My Days of Adventure / The Fall of France, 1870-71

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MY DAYS OF ADVENTURE

THE FALL OF FRANCE, 1870-71

By Ernest Alfred Vizetelly

Le Petit Homme Rouge

Author of “The Court of the Tuileries 1852-70” etc.

With A Frontispiece

London, 1914

THE PEOPLE’S WAR

  O husbandmen of hill and dale,

    O dressers of the vines,

  O sea-tossed fighters of the gale,

    O hewers of the mines,

  O wealthy ones who need not strive,

    O sons of learning, art,

  O craftsmen of the city’s hive,

    O traders of the man,

  Hark to the cannon’s thunder-call

    Appealing to the brave!

  Your France is wounded, and may fall

    Beneath the foreign grave!

  Then gird your loins! Let none delay

    Her glory to maintain;

  Drive out the foe, throw off his sway,

    Win back your land again!

1870. E.A.V.

PREFACE

While this volume is largely of an autobiographical character, it will be
found to contain also a variety of general information concerning the
Franco-German War of 1870-71, more particularly with respect to the second
part of that great struggle—the so-called “People’s War” which followed
the crash of Sedan and the downfall of the Second French Empire. If I have
incorporated this historical matter in my book, it is because I have
repeatedly noticed in these later years that, whilst English people are
conversant with the main facts of the Sedan disaster and such subsequent
outstanding events as the siege of Paris and the capitulation of Metz,
they usually know very little about the manner in which the war generally
was carried on by the French under the virtual dictatorship of Gambetta.
Should England ever be invaded by a large hostile force, we, with our very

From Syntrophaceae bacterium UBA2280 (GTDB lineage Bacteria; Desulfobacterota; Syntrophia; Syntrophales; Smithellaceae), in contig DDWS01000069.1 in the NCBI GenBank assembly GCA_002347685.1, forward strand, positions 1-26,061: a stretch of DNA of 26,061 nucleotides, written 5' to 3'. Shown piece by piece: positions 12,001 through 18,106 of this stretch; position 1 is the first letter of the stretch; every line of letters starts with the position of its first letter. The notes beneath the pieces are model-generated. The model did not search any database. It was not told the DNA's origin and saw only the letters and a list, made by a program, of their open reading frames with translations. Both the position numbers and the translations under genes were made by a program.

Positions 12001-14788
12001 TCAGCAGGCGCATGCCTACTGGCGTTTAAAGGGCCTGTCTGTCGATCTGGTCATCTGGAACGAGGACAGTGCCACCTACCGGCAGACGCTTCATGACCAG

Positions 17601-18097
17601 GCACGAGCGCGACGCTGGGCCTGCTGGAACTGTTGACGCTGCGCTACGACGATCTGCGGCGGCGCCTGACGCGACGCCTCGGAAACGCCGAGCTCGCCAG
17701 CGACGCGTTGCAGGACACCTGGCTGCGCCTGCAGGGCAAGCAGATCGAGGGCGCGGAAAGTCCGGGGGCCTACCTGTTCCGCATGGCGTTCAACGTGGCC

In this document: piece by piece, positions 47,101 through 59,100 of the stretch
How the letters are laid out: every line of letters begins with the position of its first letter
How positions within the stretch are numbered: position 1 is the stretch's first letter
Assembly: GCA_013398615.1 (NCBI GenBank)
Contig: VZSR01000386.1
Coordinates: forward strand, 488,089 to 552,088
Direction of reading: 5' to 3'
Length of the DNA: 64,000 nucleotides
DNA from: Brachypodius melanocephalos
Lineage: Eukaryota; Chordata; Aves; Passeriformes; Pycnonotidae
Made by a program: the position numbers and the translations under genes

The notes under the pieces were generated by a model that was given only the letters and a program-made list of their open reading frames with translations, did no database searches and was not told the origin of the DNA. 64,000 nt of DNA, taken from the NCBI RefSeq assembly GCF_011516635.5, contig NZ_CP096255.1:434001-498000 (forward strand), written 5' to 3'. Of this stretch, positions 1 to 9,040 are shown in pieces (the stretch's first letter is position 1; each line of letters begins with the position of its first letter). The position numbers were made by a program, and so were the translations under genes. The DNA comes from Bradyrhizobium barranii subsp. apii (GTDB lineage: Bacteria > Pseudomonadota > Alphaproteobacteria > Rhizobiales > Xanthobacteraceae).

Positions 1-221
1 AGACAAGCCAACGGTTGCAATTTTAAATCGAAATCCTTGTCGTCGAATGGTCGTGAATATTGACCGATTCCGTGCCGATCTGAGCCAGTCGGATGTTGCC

limited regular army, should probably be obliged to rely largely on
elements similar to those which were called to the field by the French
National Defence Government of 1870 after the regular armies of the Empire
had been either crushed at Sedan or closely invested at Metz. For that
reason I have always taken a keen interest in our Territorial Force, well
realizing what heavy responsibilities would fall upon it if a powerful
enemy should obtain a footing in this country. Some indication of those
responsibilities will be found in the present book.

Generally speaking, however, I have given only a sketch of the latter part
of the Franco-German War. To have entered into details on an infinity of
matters would have necessitated the writing of a very much longer work.
However, I have supplied, I think, a good deal of precise information
respecting the events which I actually witnessed, and in this connexion,
perhaps, I may have thrown some useful sidelights on the war generally;
for many things akin to those which I saw, occurred under more or less
similar circumstances in other parts of France.

People who are aware that I am acquainted with the shortcomings of the
French in those already distant days, and that I have watched, as closely
as most foreigners can watch, the evolution of the French army in these
later times, have often asked me what, to my thinking, would be the
outcome of another Franco-German War. For many years I fully anticipated
another struggle between the two Powers, and held myself in readiness to
do duty as a war-correspondent. I long thought, also, that the signal for
that struggle would be given by France. But I am no longer of that
opinion. I fully believe that all French statesmen worthy of the name
realize that it would be suicidal for France to provoke a war with her
formidable neighbour. And at the same time I candidly confess that I do
not know what some journalists mean by what they call the “New France.” To
my thinking there is no “New France” at all. There was as much spirit, as
much patriotism, in the days of MacMahon, in the days of Boulanger, and at
other periods, as there is now. The only real novelty that I notice in the
France of to-day is the cultivation of many branches of sport and athletic
exercise. Of that kind of thing there was very little indeed when I was a